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The Influence of Seed Addition and Cutting Regime on the Success of Grassland Restoration on Former Arable Land

Clare S. Lawson, Martin A. Ford and Jonathan Mitchley
Applied Vegetation Science
Vol. 7, No. 2 (Nov., 2004), pp. 259-266
Published by: Wiley
Stable URL: http://www.jstor.org/stable/4620420
Page Count: 8
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The Influence of Seed Addition and Cutting Regime on the Success of Grassland Restoration on Former Arable Land
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Abstract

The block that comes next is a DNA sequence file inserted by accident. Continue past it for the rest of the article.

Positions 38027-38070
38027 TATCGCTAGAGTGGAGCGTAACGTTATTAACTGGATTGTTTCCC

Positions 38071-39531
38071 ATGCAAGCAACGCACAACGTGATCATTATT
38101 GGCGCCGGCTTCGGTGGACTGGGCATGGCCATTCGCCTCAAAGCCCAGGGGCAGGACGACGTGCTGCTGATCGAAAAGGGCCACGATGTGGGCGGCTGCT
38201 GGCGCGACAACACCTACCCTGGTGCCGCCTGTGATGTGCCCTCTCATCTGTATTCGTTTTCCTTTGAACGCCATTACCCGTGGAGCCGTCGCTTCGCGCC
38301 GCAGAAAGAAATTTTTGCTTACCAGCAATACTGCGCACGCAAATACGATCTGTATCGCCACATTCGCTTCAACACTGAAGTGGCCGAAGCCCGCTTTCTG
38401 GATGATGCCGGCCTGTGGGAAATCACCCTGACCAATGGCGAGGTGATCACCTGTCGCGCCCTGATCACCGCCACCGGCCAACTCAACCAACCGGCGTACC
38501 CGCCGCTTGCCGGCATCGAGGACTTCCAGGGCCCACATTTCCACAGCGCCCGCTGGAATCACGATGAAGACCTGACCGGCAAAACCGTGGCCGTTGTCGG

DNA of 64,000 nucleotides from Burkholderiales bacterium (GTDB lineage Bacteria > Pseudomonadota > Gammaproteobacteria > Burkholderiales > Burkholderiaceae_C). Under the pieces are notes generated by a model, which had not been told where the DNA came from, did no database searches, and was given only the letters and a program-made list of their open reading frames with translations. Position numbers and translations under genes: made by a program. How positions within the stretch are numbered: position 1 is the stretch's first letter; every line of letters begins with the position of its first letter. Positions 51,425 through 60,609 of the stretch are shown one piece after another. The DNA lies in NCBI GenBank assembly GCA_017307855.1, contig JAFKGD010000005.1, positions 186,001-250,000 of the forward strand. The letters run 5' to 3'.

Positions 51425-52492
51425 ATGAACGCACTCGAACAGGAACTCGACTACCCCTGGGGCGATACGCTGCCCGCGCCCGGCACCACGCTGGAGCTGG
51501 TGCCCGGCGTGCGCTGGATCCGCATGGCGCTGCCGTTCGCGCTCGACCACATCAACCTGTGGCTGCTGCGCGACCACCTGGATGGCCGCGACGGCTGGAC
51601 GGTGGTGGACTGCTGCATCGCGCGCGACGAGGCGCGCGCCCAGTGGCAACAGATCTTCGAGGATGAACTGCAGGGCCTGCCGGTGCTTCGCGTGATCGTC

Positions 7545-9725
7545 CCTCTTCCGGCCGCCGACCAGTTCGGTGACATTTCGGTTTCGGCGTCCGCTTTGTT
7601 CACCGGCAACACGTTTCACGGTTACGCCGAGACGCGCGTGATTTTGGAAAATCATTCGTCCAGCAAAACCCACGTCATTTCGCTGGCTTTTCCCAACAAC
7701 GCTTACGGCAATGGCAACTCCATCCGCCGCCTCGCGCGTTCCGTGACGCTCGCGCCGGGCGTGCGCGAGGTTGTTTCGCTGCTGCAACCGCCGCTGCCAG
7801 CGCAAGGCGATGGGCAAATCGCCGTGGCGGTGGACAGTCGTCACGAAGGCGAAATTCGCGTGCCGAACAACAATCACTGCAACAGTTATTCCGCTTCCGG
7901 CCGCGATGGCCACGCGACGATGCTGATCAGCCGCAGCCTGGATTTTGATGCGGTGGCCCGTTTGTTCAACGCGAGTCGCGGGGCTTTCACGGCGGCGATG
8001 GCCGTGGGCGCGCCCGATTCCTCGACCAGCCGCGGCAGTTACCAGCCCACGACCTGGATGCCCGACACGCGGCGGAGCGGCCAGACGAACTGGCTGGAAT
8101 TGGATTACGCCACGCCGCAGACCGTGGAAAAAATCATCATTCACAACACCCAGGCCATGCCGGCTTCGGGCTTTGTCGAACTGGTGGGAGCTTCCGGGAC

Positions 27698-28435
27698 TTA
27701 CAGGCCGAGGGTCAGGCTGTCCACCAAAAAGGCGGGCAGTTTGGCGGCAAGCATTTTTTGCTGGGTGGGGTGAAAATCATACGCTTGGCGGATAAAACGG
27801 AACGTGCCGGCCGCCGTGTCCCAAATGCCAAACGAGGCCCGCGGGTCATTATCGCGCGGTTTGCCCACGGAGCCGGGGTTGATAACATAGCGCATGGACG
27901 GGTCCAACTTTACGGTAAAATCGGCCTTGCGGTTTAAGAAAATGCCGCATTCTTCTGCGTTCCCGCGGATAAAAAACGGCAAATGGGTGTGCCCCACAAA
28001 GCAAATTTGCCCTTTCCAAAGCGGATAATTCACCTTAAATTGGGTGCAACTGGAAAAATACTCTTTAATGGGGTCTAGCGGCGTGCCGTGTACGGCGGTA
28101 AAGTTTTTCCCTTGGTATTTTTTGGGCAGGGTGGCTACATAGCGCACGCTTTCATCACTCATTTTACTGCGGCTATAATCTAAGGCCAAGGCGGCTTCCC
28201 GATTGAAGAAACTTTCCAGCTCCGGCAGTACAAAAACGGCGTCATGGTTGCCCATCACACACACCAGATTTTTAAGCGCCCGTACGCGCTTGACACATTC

Questions: Can seed addition enhance the success of establishing species-rich grassland on former arable land? Are sowing date and cutting regime important in determining success? Location: Aberdeen and Elgin, northeast Scotland, United Kingdom. Methods: A field experiment was conducted at two sites to assess the effect of seed addition, sowing date and cutting regime on the vegetation developing on former arable land, the aim being to compare the success of different treatments at producing a species-rich grassland. Results: Sowing a seed mix resulted in the establishment of vegetation very distinct from the species-poor vegetation dominated by perennial grasses which otherwise developed, though establishment success of the sown grassland species was highly variable between sites. Where establishment of the sown species was poor, sowing date had no significant effect on species composition, whereas the cutting regime was very important. Cutting the vegetation significantly increased both the number and abundance of sown species compared with the uncut control. Conversely, where establishment had been good, the cutting regime in the first year had little effect on species composition. Cutting the vegetation at least twice a year appeared to be the most effective management over the length of the experiment. Conclusions: Sowing a seed mixture significantly reduced the abundance and number of naturally colonising species, effectively controlling problem weed species such as Senecio jacobaea and Cirsium vulgare, highlighting the agronomic value of sowing seed mixtures on fallow farmland. The sowing of a seed mix on former arable land has demonstrated that it is feasible to create vegetation similar in character to that of species-rich grasslands.

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